In the late 1990s, regulators in some U.S. states began to make electric utilities sell their nuclear reactors to private operators. They weren’t trying to help head off climate change, yet they managed to do just that.
Deregulation was supposed to bring down power prices. The sale of nuclear plants to nonutility owners, such as Exelon Corp., was part of the process and was intended to serve that goal. But it also helped offset more greenhouse gas emissions in the 2000s than all of the wind and solar generation in the country combined.
Increased nuclear output is an example of what I call “low-tech cleantech,” or the intelligent management of our energy infrastructure to make it more efficient. A small improvement in nuclear operations can have a much bigger impact than double-digit growth in renewable power sources for a simple reason: Nuclear reactors today generate far more of the U.S.’s electricity than wind turbines and solar panels.
When nuclear reactors were sold to nonutility buyers, the new owners faced strong incentives to increase output. They wanted to make a profit, and, unlike utilities, they weren’t compensated by electricity rates set by the public-utilities commissions. Rather, they earned wholesale market prices for every kilowatt-hour of power they sold to the grid. My Haas School colleague Lucas Davis and I found that these divested nuclear power plants increased their electricity output by about 10 percent compared with plants that remained with utility owners. One way they did this was shortening the down time for the reactors’ refueling.
A 10 percent improvement might seem inconsequential. But multiply that small change by the country’s large base of reactors: Nuclear power accounted for more than 20 percent of total electricity generated in the U.S. in 2000, while wind and solar accounted for less than 0.2 percent.
After the Fukushima disaster in Japan, nuclear power once again is making people skittish. However one might feel about it, these facts are plain: It’s carbon free and widely available, produced by more than 100 U.S. reactors.
Getting more power from these plants can offset electricity production from carbon-emitting coal and natural-gas plants. The additional power from the nonutility reactors was almost enough to meet electricity demand for all households in New England.
Low-tech cleantech solutions won’t revolutionize the energy industry. They won’t make venture capitalists rich. And they won’t, by themselves, lead to the 80 percent reduction in greenhouse-gas emissions by 2050 that many climate scientists suggest we need. But they can offset a lot of carbon in the short run. In an industry where plants routinely last more than 50 years, small adjustments have lasting impacts.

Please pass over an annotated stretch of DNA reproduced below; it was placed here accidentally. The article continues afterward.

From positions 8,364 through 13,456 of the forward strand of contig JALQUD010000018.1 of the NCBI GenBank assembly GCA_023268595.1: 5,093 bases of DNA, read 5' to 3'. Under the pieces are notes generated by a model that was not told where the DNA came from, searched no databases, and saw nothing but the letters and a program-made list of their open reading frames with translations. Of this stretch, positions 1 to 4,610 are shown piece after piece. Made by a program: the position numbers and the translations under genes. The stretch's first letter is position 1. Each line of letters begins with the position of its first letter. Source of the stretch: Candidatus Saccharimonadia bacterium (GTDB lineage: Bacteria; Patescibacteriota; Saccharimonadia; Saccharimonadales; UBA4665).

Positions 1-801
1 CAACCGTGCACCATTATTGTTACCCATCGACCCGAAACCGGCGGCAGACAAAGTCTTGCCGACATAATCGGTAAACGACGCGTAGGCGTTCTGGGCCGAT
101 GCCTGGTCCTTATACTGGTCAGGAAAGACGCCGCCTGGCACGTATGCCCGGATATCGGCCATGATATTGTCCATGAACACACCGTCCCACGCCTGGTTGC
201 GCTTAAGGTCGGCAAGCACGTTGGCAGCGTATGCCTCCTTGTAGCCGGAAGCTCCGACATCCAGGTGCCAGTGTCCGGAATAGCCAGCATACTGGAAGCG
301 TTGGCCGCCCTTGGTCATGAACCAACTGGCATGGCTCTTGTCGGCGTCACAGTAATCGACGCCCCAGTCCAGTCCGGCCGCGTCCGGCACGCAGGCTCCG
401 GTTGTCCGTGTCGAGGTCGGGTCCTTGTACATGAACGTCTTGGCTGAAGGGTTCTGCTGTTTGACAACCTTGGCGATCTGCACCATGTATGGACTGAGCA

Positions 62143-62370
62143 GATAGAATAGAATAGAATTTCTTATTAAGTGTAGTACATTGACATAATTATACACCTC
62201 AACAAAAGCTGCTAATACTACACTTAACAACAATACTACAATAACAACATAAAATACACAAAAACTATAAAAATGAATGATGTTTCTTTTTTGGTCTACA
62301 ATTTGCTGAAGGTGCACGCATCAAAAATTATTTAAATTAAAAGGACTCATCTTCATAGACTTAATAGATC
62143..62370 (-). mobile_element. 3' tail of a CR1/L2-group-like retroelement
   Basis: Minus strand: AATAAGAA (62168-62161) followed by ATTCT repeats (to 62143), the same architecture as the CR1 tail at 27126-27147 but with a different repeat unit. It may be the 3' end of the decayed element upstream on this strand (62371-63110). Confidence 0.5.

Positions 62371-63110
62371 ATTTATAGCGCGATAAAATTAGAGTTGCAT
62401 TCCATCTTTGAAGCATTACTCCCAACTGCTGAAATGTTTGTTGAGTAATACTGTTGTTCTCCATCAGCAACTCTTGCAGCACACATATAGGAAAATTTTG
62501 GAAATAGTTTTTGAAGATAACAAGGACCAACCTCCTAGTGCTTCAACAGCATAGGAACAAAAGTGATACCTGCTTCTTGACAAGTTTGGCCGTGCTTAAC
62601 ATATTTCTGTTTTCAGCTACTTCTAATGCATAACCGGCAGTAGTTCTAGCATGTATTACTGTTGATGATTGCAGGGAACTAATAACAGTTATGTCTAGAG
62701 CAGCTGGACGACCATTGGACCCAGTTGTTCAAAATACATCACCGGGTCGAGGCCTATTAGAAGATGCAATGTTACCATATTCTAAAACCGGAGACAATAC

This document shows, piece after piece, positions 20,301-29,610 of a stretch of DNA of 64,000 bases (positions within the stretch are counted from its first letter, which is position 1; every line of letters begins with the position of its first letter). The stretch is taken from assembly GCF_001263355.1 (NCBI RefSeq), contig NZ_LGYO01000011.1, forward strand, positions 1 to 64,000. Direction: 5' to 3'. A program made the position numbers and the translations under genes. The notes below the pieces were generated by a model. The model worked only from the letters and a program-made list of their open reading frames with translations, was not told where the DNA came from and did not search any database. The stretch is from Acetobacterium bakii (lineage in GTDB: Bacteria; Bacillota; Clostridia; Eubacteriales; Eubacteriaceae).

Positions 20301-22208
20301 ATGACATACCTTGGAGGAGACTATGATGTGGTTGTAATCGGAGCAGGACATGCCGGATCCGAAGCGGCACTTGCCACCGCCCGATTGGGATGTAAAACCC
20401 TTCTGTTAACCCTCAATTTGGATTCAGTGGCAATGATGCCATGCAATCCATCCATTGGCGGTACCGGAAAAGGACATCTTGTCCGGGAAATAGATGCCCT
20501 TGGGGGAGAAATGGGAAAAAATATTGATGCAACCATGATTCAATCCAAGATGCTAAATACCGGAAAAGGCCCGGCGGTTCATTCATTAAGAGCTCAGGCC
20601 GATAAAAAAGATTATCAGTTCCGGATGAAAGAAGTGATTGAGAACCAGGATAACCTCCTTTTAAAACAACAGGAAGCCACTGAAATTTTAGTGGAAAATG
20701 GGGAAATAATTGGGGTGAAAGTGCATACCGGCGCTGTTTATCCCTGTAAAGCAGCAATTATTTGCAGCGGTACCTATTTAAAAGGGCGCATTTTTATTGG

Improved efficiency at coal plants provides another example of low-tech cleantech. My University of California, Davis colleague Jim Bushnell and I showed that the fuel efficiency of the Southeastern coal plant we studied was 3 percent higher when particular operators were at the controls. This is comparable to a car getting better gas mileage when a “coaster” is at the wheel than when a lead foot is driving. With a coal-fired power plant, the potential savings in fuel and forgone emissions of having a “coaster” in charge are big.
Imagine the greenhouse-gas savings if efficient operators controlled every U.S. coal plant. A 3 percent gain may sound puny, but, when applied to the more than 600 coal plants in the U.S., it could offset more carbon than the nuclear improvements I discussed above.
The results would be even more dramatic in India and China, where almost 70 percent and 80 percent, respectively, of electricity is generated from burning coal. Back-of-the-envelope calculations suggest that improving the fuel efficiency of Chinese coal plants by about 5 percent would offset more carbon emissions than all of the non-hydro renewable energy in the world.
So why aren’t utilities already seizing these opportunities? The problem is, at least partly, bad incentives. In most of the world, electricity-sector managers don’t have to fight for profits and share in a free market. In U.S. states that haven’t deregulated, utilities can pass along their fuel costs to customers. In China, too, many plants receive coal at heavily subsidized prices.
Removing bad incentives and encouraging managers to improve the efficiency of existing power plants may be the most immediate low cost, large-scale solution we have in the battle against climate change.
(Catherine Wolfram is associate professor of business administration at the Haas School of Business at the University of California, Berkeley, where she is co-director of the Energy Institute. She is a contributor to Business Class. The opinions expressed are her own.)
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